Section 518

Where we endeavor to stay positive about the 2011 Mets…

I Can’t Commit (And I’m Glad Omar Didn’t…Yet)

Posted by JD on January 26, 2010

John Lackey, Boston. Aroldis Chapman, Cincinnati. Ben Sheets, Oakland. Joel Piniero, Anaheim (or whatever they’re called). Rich Harden, Texas. Jon Garland, San Diego. Randy Wolf, Milwaukee. Jason Marquis, Washington. Doug Davis, Milwaukee. Brad Penny, San Francisco. Yusmeiro Petit, Seattle (claimed off waivers). Shawn Hill, Toronto.

All of the above are free agent pitchers who signed with teams other than the Mets. Each signing elicited some degree of the “I can’t believe Omar missed on this guy” reaction from at least a few Mets fans. I plead guilty for echoing that on occasion*, but in retrospect I’m ok that none of them signed with the Mets.

*I admit that I was the only upset when Shawn Hill signed with Toronto. What can I say? I thought he’d be a nice option for Buffalo…sue me.

I’ve flip-flopped on everyone on this list but Chapman (given his age and the lack of draft compensation, I’m still disappointed they didn’t sign him). But each and every one of the others has at least one flaw that mitigates their positives and in most cases they were asking for more than one year (which would’ve exposed the Mets to unnecessary risk in 2011 and beyond). If those pitchers weren’t going to sign for terms that the Mets deemed reasonable, then the Mets are better off without them.

I can’t say that Mike Pelfrey is a genuine number two starter (yet), or that Oliver Perez, John Maine, Nelson Figueroa, Fernando Nieve, Jonathon Niese, and Kelvim Escobar represent championship caliber 3-4-5 pitchers. That’s not my point. My point is that most of the pitchers listed above didn’t represent an upgrade and those that did would lock the Mets into long-term contracts that would expose them to unnecessary risk and limit their flexibility in the future.

Why commit major money to something less than ideal? Just because they can? That doesn’t register to me. I would like to see the Mets improve their roster, but I don’t think the options listed above represent an upgrade.

Now, if they want to commit to John Smoltz…well, I think I can commit to that. I know Smoltz is a long-time Brave, and I fucking hate the last long-time Brave pitcher they signed (go screw, Glavine). Smoltz may be a product of the Dave Duncan Rejuvenation Machine, but his strike-out to walk ratio was better than every other free agent not name Pedro Martinez*.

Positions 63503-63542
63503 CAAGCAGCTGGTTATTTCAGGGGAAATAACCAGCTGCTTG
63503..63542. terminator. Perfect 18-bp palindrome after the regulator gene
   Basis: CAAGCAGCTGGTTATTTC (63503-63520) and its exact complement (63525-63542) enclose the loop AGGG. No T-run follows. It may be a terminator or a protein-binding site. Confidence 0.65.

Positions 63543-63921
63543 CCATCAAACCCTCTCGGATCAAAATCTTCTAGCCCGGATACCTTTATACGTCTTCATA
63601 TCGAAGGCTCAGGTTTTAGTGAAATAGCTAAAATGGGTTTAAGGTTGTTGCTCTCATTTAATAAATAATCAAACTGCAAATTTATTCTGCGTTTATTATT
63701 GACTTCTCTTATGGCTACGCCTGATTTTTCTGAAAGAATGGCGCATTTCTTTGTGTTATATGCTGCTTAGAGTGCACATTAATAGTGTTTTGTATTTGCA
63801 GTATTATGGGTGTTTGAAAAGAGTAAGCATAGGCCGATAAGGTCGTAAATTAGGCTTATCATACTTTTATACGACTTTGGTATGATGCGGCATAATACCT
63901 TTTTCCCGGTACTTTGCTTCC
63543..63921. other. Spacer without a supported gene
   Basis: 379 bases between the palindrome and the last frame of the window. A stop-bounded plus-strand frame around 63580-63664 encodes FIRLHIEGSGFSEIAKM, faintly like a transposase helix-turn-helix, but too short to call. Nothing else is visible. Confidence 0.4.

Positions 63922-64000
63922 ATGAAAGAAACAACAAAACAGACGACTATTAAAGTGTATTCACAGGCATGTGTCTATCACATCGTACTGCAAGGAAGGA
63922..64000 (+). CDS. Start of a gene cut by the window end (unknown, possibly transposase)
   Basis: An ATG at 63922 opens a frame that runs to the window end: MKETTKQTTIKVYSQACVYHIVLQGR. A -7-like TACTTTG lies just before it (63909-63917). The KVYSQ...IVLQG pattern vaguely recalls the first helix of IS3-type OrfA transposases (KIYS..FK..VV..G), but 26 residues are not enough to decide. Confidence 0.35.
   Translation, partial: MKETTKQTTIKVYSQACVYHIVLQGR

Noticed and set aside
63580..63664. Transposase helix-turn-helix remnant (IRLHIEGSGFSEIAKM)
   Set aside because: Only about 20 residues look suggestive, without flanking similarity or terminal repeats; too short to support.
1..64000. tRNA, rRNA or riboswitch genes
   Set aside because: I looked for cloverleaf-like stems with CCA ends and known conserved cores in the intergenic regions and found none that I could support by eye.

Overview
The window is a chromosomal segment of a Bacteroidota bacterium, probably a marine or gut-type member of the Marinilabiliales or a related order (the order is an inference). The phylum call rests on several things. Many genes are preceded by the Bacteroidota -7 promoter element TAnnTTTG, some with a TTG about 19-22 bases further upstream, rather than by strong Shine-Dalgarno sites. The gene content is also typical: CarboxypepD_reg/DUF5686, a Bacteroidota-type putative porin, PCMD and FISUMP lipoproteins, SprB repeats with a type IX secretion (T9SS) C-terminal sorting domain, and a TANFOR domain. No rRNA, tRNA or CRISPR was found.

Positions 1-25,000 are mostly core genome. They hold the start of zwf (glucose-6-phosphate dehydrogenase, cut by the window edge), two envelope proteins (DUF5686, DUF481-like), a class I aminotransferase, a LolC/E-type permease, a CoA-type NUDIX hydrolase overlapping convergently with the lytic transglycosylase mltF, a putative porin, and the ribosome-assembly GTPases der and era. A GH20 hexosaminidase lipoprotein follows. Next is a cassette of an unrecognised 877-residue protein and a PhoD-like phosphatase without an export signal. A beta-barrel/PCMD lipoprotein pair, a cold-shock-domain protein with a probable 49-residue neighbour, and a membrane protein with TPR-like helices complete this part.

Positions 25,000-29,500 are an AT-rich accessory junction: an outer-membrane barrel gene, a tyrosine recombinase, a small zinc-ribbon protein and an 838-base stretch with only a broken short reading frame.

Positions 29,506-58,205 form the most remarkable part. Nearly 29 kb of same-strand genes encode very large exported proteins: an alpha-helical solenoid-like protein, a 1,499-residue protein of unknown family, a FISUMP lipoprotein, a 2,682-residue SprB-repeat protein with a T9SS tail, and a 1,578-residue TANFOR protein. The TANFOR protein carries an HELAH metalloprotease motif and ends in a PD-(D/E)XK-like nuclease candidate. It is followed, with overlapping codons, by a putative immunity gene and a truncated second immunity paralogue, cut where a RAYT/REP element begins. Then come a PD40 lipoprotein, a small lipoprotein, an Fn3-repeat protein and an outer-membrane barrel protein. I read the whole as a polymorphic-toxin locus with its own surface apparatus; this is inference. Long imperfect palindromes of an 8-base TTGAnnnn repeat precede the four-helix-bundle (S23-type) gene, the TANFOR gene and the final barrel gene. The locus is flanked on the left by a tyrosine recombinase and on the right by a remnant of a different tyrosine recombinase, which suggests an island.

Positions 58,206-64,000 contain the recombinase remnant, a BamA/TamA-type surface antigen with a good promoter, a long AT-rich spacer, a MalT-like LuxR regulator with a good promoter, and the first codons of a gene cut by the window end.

*I struggle with Pedro. I think it’s important to cut ties with the past, but it’s Pedro. I’m going on the record here: I won’t advocate his signing, but I’ll defend it as hard as I can (at the expense of my credibility).

I may just be bracing myself for the inevitable, but I think I can talk myself into John Smoltz. I’ll hate myself for it tomorrow, but it feels so right tonight. Or something like that.


4 Responses to “I Can’t Commit (And I’m Glad Omar Didn’t…Yet)”

  1. Ceetar said

    I’m mildly disappointed in some of them, but in the end I don’t think it’s a big deal either way. I wasn’t of the belief that they had to sign a guy that was going to pitch to Ace type numbers, but I strongly felt/feel they do need to sign another pitcher. I’m not sure Smoltz is it either, and he’s associated with too many negative emotions for me to ever feel good about that. I don’t buy that this team is built to finish 4th either, like some more negative fans would like to think/say.

    I’ve got a feeling based on Omar’s words and actions that he may be working on a trade. A trade is obviously going to cost prospects and that will inevitably make half of vocal Mets fans hate it. I also have a feeling he’s going to add something during Spring Training when he has a better feel for things like Thole and Martinez’s development and Beltran’s time line.

    Omar went into the offseason with the thought of not overpaying and overcommiting to mediocrity. He’s stuck to that, and I think it leaves him a lot of options going forward.

    • JD said

      Last to first: I think Omar’s focus on not overpaying/over-committing is key. I worry about the potential trade you mention. I fear that Omar will overpay, no matter who it is (though I suppose that applies to any trade ever made by any GM).

      I’m unsure of where this team will finish, to be honest. I think they could win the division if everything goes right, but it’s certainly not out of the question that they could finish last if everything goes wrong. I guess that gets to the root of my post: I acknowledge that any of the free agent pitchers could help, but I just can’t see how they’d be worth the money they were asking to a team that could finish anywhere between first and fifth.

      I don’t like Smoltz. I’ll struggle to root for him. But if he accepts a contract from the Mets, that most likely means that he accepted an affordable contract. If the keep it below $3 million (and limit it to one year), I’ll figure out a way to root for him. And Omar will have figured out how to navigate a tricky off-season without spending major money on regrettable acquisitions.

  2. umm… I am not

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